Tennessee Pattern Instructions (T.P.I). Section 40.00. Defense
TN — CRIM. 40.08 PROTECTION OF PROPERTY
Included in the defendant’s plea of not guilty is [his] [her] plea of protection of property.
A person in lawful possession of real or personal property is justified in threatening or using force against another when and to the degree it is reasonably believed the force is immediately necessary to prevent or terminate the other’s trespass on the land or unlawful interference with the property.
A person who has been unlawfully dispossessed of real or personal property is justified in threatening or using force against the other when and to the degree it is reasonably believed the force is immediately necessary to re-enter the land or recover the property if the person threatens or uses the force immediately or in fresh pursuit after the dispossession;
(1) the person reasonably believes the other had no claim of right when the other dispossessed the person; and
(2) the other accomplished the dispossession by threatening or using force against the person.
A person is not justified in using deadly force to prevent or terminate the other’s trespass on real estate or unlawful interference with personal property.
[Use of Device to Protect Property. The justification afforded by the foregoing provisions extends to the use of a device for the purpose of protecting property only if:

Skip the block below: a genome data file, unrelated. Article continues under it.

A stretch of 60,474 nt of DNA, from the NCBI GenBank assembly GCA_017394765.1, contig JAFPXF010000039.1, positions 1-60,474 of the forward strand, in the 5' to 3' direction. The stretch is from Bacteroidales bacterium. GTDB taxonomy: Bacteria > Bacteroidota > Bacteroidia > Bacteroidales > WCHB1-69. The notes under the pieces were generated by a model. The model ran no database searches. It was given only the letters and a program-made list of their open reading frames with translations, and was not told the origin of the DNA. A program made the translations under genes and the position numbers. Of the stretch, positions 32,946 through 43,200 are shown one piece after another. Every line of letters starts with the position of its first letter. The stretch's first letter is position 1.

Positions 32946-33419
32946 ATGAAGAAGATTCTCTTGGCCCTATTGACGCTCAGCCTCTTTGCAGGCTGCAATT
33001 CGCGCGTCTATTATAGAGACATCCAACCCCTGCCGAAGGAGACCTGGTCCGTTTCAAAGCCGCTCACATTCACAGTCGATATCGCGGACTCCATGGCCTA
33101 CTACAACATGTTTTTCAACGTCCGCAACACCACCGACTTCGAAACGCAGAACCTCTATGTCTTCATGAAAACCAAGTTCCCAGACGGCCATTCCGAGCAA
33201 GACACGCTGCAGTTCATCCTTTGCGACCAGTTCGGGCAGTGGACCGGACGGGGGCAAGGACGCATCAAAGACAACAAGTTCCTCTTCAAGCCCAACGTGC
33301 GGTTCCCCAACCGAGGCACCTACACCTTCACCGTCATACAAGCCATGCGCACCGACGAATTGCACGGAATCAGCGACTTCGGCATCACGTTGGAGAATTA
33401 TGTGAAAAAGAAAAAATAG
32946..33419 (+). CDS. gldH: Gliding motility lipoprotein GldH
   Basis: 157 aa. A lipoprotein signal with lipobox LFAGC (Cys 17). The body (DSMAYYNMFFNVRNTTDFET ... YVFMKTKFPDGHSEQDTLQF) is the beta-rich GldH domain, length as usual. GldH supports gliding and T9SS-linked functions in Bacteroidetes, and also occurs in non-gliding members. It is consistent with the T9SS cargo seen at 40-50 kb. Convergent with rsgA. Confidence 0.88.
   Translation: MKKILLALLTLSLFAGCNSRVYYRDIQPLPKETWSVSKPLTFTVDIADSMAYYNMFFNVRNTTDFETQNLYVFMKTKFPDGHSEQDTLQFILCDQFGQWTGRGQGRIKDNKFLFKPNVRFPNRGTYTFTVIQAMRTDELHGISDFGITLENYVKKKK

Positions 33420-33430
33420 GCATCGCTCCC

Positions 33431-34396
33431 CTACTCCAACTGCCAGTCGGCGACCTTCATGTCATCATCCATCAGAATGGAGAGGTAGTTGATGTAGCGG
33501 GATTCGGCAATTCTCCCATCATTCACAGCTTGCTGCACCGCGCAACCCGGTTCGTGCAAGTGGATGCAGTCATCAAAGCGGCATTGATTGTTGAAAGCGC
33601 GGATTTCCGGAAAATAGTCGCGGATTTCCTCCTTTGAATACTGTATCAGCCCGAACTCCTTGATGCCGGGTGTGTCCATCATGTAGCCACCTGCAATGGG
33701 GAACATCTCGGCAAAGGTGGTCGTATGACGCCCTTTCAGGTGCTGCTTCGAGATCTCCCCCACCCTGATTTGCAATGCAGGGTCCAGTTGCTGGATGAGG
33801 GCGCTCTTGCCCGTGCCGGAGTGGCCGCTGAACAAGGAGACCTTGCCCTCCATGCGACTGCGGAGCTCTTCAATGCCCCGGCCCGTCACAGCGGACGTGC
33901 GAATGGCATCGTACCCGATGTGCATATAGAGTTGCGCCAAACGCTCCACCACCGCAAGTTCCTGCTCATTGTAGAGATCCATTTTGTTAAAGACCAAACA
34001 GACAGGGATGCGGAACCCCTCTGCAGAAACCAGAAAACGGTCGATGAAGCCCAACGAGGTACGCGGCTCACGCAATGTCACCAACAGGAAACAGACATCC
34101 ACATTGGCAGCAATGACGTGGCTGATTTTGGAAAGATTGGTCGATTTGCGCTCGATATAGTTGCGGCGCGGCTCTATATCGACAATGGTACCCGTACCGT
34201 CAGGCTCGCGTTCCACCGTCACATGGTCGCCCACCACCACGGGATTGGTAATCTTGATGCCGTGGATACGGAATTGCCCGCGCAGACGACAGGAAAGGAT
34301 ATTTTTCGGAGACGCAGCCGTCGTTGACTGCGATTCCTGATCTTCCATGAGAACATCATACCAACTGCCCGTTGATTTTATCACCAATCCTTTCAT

(a) the device is not designed to cause or known to create a substantial risk of causing death or serious bodily harm; and
(b) the use of the particular device to protect the property from entry or trespass is reasonable under the circumstances as the person believes them to be; and
(c) the device is one customarily used for such a purpose or reasonable care is taken to make known to probable intruders the fact that it is used.]
[“Deadly force” is force which is capable of causing death or serious bodily injury.]
[“Force” means compulsion by the use of physical power or violence.]
[“Serious bodily injury” means bodily injury which involves a substantial risk of death; protracted unconsciousness; extreme physical pain; protracted or obvious disfigurement; or protracted loss or substantial impairment of a function of a bodily member, organ or mental faculty.]
“Property” means anything of value, including but not limited to [money] [real estate] [tangible or intangible personal property (including anything severed from land)] [library material] [contract rights] [chose-in-action] [interest in or claim to wealth] [credit] [admission or transportation tickets] [captured or domestic animals] [food and drink] [electric or other power].
If evidence is introduced supporting the defense of protection of property, the burden is on the state to prove beyond a reasonable doubt that the defendant did not act in protection of [his] [her] property.
If from all the facts and circumstances you find the defendant acted in protection of [his] [her] property, or if you have a reasonable doubt as to whether the defendant acted in protection of [his] [her] property, you must find [him] [her] not guilty.